Traditionally, viral proteins have been the primary targets for antiviral drug development, with the inherent risk of the emergence of drug resistance due to the high mutation rate of RNA viruses. Due to their relatively small genomes with limited coding capacity, RNA viruses strongly rely on and exploit numerous host cell processes and molecules for their replication, while simultaneously counteracting or evading antiviral responses. A better understanding of these virus-host interactions can (and already does) form the basis for new  approaches in antiviral therapy: the targeting of host factors to block virus replication and/or pathogenesis. This ‘host-directed’ approach could circumvent the emergence of antiviral drug resistance, since host factors -unlike viral drug targets- are unlikely to mutate during antiviral therapy.     

Research
Our research is aimed at better understanding CHIKV and ZIKV replication and virus-host interactions, with the ultimately goal to develop novel antiviral strategies (based on targeting host factors). Therefore, we have  developed a variety of tools to study various aspects of CHIKV replication, including infectious clones to perform reverse genetics experiments and in vitro assays to study viral RNA synthesis. We are also performing mode of action studies on a variety of antiviral compounds, often in collaboration with international partners, using our expertise and CHIKV research tools. CHIKV is a BSL-3 pathogen and all research with infectious CHIKV is carried out in our state-of-the-art high-containment lab. We have a variety of tools available, including several clinical isolates from the 2015-2016 outbreak in the Americas to study ZIKV. We are collaborating with various academic and non-academic partners in research that should lead to a better understanding of ZIKV pathogenesis, improved diagnostics, antivirals and vaccines. Our research is supported by EU-funded projects like SILVER, EUVIRNA, ANTIVIRALS, SysVirDrug and ZIKAlliance. In response to the 2019 coronavirus outbreak, Martijn is coordinating the department's efforts to identify antivirals against SARS-CoV-2 and to study their mode of action.


Professional biosketch

Martijn van Hemert (1971) obtained his MSc degree (cum laude) in Molecular Biology at the Leiden University Faculty of Natural Sciences in 1995 and a PhD degree from Leiden University in 2001. After post-doctoral research on the so-called “14-3-3 proteins”, he joined the nidovirus research group of prof. dr. E.J. Snijder at the LUMC department of Medical Microbiology in 2004, to study the replication and transcription complexes of SARS-coronavirus and equine arteritis virus. Since 2009 Martijn heads the arbovirus research group, which studies replication of ZIKV, CHIKV and other flavi- and alphaviruses and their interactions with the host with the ultimate goal of developing antiviral strategies against CHIKV and other RNA viruses (broad-spectrum antivirals). He was and is involved in various teaching activities related to molecular virology and virus-host interactions and in supervising several PhD and undergraduate students. Since 2020, he is involved in the research response to the SARS-CoV-2 pandemic, in particular focussing on antivirals.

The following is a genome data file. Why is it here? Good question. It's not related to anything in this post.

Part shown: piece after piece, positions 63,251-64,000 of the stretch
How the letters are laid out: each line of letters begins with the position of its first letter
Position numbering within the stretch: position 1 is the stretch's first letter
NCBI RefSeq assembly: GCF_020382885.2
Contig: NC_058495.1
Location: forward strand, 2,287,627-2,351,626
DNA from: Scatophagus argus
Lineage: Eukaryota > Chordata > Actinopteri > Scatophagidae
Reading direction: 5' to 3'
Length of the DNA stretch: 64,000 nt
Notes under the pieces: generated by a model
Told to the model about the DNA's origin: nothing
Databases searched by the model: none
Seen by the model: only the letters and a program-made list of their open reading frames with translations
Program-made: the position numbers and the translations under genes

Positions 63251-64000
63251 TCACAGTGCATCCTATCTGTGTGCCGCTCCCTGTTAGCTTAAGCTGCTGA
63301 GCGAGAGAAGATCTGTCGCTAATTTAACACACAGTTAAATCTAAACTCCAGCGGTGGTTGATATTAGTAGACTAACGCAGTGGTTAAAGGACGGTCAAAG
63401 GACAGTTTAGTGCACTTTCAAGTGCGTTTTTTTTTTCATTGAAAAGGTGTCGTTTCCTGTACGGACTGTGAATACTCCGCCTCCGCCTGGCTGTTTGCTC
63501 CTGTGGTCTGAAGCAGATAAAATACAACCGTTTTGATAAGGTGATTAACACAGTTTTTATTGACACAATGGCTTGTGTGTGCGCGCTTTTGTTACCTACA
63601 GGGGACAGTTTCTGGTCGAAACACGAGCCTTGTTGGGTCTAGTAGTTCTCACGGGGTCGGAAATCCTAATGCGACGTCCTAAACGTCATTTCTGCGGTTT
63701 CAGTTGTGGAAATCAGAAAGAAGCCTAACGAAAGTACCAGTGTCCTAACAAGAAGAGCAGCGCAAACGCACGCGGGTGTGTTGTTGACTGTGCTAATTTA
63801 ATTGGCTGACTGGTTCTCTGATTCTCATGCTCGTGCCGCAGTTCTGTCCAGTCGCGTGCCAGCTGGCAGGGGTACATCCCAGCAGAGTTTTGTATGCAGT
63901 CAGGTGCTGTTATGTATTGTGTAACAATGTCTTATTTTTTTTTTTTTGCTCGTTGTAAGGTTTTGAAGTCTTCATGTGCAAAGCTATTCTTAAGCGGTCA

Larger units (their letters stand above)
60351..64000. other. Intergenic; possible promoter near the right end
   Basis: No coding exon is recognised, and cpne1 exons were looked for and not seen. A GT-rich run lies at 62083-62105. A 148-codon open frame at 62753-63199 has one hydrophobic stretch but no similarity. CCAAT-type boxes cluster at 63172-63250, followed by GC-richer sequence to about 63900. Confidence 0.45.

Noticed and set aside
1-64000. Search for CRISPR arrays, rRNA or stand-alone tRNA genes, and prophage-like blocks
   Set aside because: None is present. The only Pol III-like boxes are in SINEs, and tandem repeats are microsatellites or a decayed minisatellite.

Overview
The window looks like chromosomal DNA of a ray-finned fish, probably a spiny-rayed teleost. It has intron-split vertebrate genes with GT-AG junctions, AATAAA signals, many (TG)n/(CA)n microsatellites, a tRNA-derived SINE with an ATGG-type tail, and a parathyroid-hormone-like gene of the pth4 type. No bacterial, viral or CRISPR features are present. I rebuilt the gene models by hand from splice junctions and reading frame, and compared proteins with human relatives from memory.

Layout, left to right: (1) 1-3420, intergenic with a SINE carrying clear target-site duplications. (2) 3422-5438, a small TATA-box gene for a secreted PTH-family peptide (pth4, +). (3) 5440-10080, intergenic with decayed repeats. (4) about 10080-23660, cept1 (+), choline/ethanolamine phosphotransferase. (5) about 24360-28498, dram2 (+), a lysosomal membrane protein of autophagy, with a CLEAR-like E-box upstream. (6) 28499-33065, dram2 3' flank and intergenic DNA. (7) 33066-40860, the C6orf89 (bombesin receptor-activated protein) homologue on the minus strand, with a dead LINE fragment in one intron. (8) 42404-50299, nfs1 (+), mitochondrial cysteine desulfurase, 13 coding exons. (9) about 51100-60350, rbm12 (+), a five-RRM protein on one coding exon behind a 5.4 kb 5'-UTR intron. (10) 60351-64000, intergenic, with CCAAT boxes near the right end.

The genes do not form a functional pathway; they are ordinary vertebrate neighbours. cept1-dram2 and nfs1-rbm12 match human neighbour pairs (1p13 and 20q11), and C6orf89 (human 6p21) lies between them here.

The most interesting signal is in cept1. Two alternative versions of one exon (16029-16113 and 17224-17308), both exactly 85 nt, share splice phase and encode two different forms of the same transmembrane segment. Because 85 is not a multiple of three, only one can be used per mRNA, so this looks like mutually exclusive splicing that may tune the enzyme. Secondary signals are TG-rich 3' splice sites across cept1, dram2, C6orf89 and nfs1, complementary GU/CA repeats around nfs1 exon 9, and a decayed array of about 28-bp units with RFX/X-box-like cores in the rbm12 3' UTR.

naar boven 


Selected publications

  1. Suramin inhibits SARS-CoV-2 infection in cell culture by interfering with early steps of the replication cycle. da Silva CSB, Thaler M, Tas A, Ogando NS, Bredenbeek PJ, Ninaber DK, Wang Y, Hiemstra PS, Snijder EJ, van Hemert MJ. (2020). Antimicrob Agents Chemother 64: e00900-20.
  2. 6'-beta-Fluoro-Homoaristeromycin and 6'-Fluoro-Homoneplanocin A Are Potent Inhibitors of Chikungunya Virus Replication through Their Direct Effect on Viral Nonstructural Protein 1.Kovacikova K, Morren BM, Tas A, Albulescu IC, van Rijswijk R, Jarhad DB, Shin YS, Jang MH, Kim G, Lee HW, Jeong LS, Snijder EJ, van Hemert MJ. (2020). Antimicrob Agents Chemother 64: pii: e02532-19.
  3. A novel class of chikungunya virus small molecule inhibitors that targets the viral capping machinery. Abdelnabi R, Kovacikova K, Moesslacher J, Donckers K, Battisti V, Leyssen P, Langer T, Puerstinger G, Querat G, Li C, Decroly E, Tas A, Marchand A, Chaltin P, Coutard B, van Hemert MJ, Neyts J, Delang L. (2020). Antimicrob Agents Chemother: pii: AAC.00649-20.
  4. Suramin Inhibits Chikungunya Virus Replication by Interacting with Virions and Blocking the Early Steps of Infection. Albulescu IC, White-Scholten L, Tas A, Hoornweg TE, Ferla S, Kovacikova K, Smit JM, Brancale A, Snijder EJ, van Hemert MJ. (2020). Viruses 12: pii: E314.